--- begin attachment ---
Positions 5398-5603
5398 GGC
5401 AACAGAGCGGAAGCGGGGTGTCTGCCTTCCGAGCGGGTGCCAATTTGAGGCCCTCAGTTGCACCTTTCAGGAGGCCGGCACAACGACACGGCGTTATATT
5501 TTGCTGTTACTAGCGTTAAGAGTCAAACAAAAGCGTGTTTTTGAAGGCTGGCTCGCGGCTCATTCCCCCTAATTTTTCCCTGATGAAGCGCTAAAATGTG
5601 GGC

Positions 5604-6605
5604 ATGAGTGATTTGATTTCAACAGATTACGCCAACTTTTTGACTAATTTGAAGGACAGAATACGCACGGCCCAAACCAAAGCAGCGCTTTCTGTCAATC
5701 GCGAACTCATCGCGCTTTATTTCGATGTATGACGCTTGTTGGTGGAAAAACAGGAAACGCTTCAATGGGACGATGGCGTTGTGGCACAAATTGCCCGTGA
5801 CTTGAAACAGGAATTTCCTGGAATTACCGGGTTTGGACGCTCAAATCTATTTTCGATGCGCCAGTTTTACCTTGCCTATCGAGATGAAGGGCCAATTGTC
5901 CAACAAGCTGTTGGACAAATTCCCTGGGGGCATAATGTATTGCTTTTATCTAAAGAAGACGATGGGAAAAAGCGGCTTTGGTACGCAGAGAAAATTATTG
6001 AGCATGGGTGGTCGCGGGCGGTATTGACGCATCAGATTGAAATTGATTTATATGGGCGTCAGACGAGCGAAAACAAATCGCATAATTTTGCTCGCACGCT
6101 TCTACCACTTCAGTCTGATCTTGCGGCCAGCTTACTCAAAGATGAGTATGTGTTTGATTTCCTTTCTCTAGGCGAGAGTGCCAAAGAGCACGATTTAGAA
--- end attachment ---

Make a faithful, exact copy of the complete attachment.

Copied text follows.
Positions 5398-5603
5398 GGC
5401 AACAGAGCGGAAGCGGGGTGTCTGCCTTCCGAGCGGGTGCCAATTTGAGGCCCTCAGTTGCACCTTTCAGGAGGCCGGCACAACGACACGGCGTTATATT
5501 TTGCTGTTACTAGCGTTAAGAGTCAAACAAAAGCGTGTTTTTGAAGGCTGGCTCGCGGCTCATTCCCCCTAATTTTTCCCTGATGAAGCGCTAAAATGTG
5601 GGC

Positions 5604-6605
5604 ATGAGTGATTTGATTTCAACAGATTACGCCAACTTTTTGACTAATTTGAAGGACAGAATACGCACGGCCCAAACCAAAGCAGCGCTTTCTGTCAATC
5701 GCGAACTCATCGCGCTTTATTTCGATGTATGACGCTTGTTGGTGGAAAAACAGGAAACGCTTCAATGGGACGATGGCGTTGTGGCACAAATTGCCCGTGA
5801 CTTGAAACAGGAATTTCCTGGAATTACCGGGTTTGGACGCTCAAATCTATTTTCGATGCGCCAGTTTTACCTTGCCTATCGAGATGAAGGGCCAATTGTC
5901 CAACAAGCTGTTGGACAAATTCCCTGGGGGCATAATGTATTGCTTTTATCTAAAGAAGACGATGGGAAAAAGCGGCTTTGGTACGCAGAGAAAATTATTG
6001 AGCATGGGTGGTCGCGGGCGGTATTGACGCATCAGATTGAAATTGATTTATATGGGCGTCAGACGAGCGAAAACAAATCGCATAATTTTGCTCGCACGCT
6101 TCTACCACTTCAGTCTGATCTTGCGGCCAGCTTACTCAAAGATGAGTATGTGTTTGATTTCCTTTCTCTAGGCGAGAGTGCCAAAGAGCACGATTTAGAA